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Monday, May 29, 2006

Compensating Tort Victims

Interesting post at the University of Chicago Law School Faculty Blog (via the new Mass Tort Report) discussing Daniel Gilbert's Stumbling on Happiness

The post's basic concept, based on Gilbert's research indicating that non-disabled people underestimate the happiness of disabled people, is that non-disabled jurors may overcompensate via hedonic damages tort victims who have become disabled.

http://lawprofessors.typepad.com/tortsprof/2006/05/compensating_to.html

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Comments

It is certainly possible that in some cases, a disability might actually precipitate an increase in happiness. But we should be very, very cautious about empirical work purporting to establish that. For instance, in discussing his hypothetical juror study, Picker doesn't explicitly consider the possible tendency of jurors having suffered injuries similar to the victim's to *undercompensate* the victim for reasons involving envy or denial. ("I'm coping perfectly fine with *my* injury without the benefit of any damage award; why should *this* victim be entitled to more?")

Posted by: Peter Nordberg | May 29, 2006 12:03:14 PM

Indeed. I'd probably go farther and seek caution in any effort that infers a real effort at precision by juries in evaluating hedonic damages with precision *except* in the cases like those you describe, where a juror has personal knowledge of a similar harm. I expect there's some research on such things, to whatever extent jury research can replicate the conduct of real jurors (anyone?).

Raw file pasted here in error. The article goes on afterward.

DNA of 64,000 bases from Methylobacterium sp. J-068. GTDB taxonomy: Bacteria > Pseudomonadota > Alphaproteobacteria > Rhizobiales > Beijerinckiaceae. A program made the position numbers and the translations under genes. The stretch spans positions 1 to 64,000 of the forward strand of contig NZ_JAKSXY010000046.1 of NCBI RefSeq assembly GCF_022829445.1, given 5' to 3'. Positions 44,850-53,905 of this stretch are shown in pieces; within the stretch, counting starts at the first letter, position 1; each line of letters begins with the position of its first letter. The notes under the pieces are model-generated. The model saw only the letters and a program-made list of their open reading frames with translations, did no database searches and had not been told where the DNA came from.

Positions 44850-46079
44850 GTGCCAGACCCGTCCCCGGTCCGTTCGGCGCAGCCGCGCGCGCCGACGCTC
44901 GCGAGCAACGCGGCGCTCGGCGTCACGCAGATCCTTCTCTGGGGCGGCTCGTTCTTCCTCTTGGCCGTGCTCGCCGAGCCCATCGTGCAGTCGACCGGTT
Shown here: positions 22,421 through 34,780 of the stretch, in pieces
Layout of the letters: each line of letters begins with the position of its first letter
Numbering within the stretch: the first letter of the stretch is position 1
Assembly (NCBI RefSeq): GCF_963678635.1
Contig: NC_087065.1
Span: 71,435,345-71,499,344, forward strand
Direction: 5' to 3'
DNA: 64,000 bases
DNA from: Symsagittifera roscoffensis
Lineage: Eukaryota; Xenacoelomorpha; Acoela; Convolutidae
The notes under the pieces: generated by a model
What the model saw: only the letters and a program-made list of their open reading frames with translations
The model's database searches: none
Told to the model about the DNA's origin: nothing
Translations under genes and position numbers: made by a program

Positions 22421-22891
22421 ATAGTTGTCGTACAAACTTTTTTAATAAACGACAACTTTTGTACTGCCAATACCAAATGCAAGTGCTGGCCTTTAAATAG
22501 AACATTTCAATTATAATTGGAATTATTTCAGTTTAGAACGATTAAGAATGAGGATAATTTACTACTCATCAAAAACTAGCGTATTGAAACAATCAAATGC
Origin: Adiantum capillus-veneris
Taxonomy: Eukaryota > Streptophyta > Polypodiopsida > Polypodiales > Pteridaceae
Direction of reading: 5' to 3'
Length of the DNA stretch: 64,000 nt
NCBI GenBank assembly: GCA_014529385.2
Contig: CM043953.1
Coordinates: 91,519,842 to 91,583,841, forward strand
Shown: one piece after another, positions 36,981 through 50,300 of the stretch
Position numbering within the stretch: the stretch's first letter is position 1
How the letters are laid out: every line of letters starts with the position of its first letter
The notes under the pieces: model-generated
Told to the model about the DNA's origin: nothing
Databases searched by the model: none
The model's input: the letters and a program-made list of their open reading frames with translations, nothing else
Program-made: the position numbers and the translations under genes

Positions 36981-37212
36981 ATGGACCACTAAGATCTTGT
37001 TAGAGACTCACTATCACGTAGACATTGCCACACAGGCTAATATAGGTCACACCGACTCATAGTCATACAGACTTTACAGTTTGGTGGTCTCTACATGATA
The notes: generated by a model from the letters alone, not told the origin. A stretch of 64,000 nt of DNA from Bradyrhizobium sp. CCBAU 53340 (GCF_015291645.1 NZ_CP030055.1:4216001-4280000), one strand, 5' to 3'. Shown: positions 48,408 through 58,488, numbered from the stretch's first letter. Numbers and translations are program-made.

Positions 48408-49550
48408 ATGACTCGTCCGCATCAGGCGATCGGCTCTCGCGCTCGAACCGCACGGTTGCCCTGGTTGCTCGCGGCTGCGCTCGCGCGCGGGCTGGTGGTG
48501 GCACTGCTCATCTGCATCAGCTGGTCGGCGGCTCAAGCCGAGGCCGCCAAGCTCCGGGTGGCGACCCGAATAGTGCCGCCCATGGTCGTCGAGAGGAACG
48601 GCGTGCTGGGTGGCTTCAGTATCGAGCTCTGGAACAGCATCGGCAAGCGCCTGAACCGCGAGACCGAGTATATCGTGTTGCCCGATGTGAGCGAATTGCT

Just my guess without seeing such research: I would imagine that the amount awarded for hedonic damages may have as much to do with the perceived badness of the defendant's conduct as anything else, except for a very general correlation between the extent of harm and the amount of damages.

Posted by: Bill Childs | May 29, 2006 12:48:45 PM

The evidence I've seen shows a definite outcome bias: the plaintiff has suffered especially grievous injuries, and therefore someone must be at fault for those injuries. (We see this fallacy regularly in discussions of the McDonald's coffee case, where supporters of the verdict regularly point out "But Stella Liebeck was really injured." What does that have to do with whether McDonald's is at fault?) Remarkably, even medical professionals are more likely to find negligence, ceteris paribus, when the patient has suffered a major, rather than a minor, injury.

Posted by: Ted | May 30, 2006 5:28:24 AM

I think my thought is a little bit different - though I think you're right on the subject you address, Ted. My thinking is that once the jury has concluded that there was negligence (probably often via the mechanism you describe), the amount of non-economic damages may be driven as much by punishing the defendant as anything else, especially post-State Farm, since the incentive is obviously to drive up the compensatory verdict as much as possible to support a large punitives verdict.

As an example, in class I use a transcript of a closing argument in which the plaintiffs' attorney expressly tied the suggested amount of non-economic harm to the sales per month of the drug in question of the defendant drug company. Obviously improper argument in the realm of compensatory damages, but I suspect that tying -- and the jury's conclusions on the bad behavior of the defendant (whether or not that behavior is actually connected to the harm to the plaintiff -- may have a substantial role in calculating non-economic harm whether or not the lawyers suggest it.

Posted by: Bill Childs | May 30, 2006 6:39:25 AM

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